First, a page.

If you were to sprint, you know, and run down the street, you would create a much stronger acid load in your blood, than the ketogenic diet. So, it's not a stress to your kidneys. But what the ketogenic diet does to help your kidneys is clear that glucose out of your blood, or just by virtue of decreasing the source of the glucose, that brings the glucose levels down, and that does a good thing for your kidneys.
So high levels of glucose can destroy your kidneys. It really strains the filtration system of the kidneys and stimulates a lot of pro-inflammatory processes that could damage the filtration. And your glomerular filtration rate can rapidly go down, you know if you have uncontrolled type 2 diabetes. And I think that could be reversed and managed very effectively with a ketogenic diet.
Dominic: Yeah, you know, I've always thought about it that way and have mentioned it on various podcasts, and I think the term is kind of starting to take hold. The macronutrients are, you know, protein, carbohydrates, and fat. You know, classically, that's the macronutrients. So now we have ketone bodies that could be in the form of, you know, β-hydroxybutyrate salts and esters, and there's also ketogenic fats like coconut oil derived MCT oil. And ketones are calorie containing molecules that can be consumed orally and they give our body a source of energy. So, we have to classify them. And so I think it will be up to, you know, the industry to figure out how to classify these calorie containing molecules.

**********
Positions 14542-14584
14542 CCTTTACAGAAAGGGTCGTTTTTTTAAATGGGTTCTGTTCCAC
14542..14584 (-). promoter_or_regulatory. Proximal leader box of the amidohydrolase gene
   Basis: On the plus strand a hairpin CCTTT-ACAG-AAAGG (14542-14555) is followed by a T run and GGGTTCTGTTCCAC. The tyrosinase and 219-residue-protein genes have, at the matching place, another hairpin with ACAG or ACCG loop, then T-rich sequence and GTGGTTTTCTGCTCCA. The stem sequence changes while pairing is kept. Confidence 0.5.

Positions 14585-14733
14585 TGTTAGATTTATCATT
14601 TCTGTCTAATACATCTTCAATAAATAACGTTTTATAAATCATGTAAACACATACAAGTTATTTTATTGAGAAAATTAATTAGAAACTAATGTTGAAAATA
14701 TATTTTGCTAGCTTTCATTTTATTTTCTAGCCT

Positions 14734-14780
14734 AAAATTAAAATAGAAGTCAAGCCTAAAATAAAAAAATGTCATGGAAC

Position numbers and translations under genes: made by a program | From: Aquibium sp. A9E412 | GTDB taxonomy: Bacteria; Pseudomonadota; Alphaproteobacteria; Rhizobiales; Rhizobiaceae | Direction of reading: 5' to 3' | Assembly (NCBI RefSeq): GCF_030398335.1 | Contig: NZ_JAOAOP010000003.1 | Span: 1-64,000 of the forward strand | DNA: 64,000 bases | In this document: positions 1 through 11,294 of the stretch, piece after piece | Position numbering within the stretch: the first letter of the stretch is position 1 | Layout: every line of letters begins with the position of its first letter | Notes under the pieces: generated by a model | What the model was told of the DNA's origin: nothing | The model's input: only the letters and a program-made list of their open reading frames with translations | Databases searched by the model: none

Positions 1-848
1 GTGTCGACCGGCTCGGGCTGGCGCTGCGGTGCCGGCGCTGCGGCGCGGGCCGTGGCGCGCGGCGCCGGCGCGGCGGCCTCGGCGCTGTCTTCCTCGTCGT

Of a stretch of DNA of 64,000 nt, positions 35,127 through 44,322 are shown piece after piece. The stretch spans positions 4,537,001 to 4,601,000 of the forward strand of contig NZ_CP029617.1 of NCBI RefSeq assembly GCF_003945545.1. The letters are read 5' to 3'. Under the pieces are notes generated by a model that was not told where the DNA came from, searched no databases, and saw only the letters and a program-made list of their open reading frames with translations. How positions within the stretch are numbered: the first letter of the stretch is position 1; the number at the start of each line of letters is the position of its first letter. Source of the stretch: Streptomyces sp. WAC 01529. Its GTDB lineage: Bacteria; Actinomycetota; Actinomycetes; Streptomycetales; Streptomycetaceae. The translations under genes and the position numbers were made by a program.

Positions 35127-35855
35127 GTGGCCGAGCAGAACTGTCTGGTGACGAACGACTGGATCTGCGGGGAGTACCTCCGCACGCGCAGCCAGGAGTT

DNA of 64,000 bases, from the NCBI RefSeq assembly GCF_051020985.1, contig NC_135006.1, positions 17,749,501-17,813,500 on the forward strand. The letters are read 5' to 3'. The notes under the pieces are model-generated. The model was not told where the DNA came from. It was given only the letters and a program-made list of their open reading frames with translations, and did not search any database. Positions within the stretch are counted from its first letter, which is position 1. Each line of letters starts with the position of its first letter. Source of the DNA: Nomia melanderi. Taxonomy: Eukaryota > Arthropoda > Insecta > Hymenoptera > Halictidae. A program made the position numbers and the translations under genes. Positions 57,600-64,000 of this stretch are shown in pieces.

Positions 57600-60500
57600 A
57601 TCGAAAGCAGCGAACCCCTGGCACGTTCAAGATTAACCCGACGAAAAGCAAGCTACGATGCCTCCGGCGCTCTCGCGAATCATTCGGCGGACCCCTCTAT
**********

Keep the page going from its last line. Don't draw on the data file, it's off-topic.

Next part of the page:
In the early 1960s into the '70s, NASA looked at high energy dense space food, synthetic space food. And they looked at things like 1,3-Butanediol, which is one step away from a ketone, but it converts very rapidly to ketones in the body. And they didn't really know what to call it, you know. It was not an alcohol, it was a glycol or a diol. And now we have molecules that are essentially the natural form of ketones that our body makes, and we can consume them, and they're calorie containing. So, I think of them as like a super fuel. So, we can consume them, and they can enhance metabolic processes in our body to give us energy. And I think they are something that...we're just on the cusp of understanding what would be optimal as far as what kind of ketone formulas, you know, would be optimal for different applications and how to use utilise these things most efficiently.
Dominic: Yeah, sure. Well, coconut oil gets a bad rap because it is technically a saturated fat. And you know, saturated fat has been demonised for decades, almost half a century. And a lot of it was driven by Ancel Keys, and a lot of bad science kind of contributed to that.
But coconut oil is really a healthy oil. It has many different properties to it. When you consume coconut oil, it does get metabolised a bit differently. So instead of being packaged into chylomicrons, a good percentage of the oil can be transported directly to the liver and be oxidised and be burnt more rapidly, and some of it is converted to ketone bodies more rapidly.
Dominic: So, fat in the form of coconut oil is less likely to be stored as fat in your body, and more likely to be converted into energy than other forms of long-chain fats.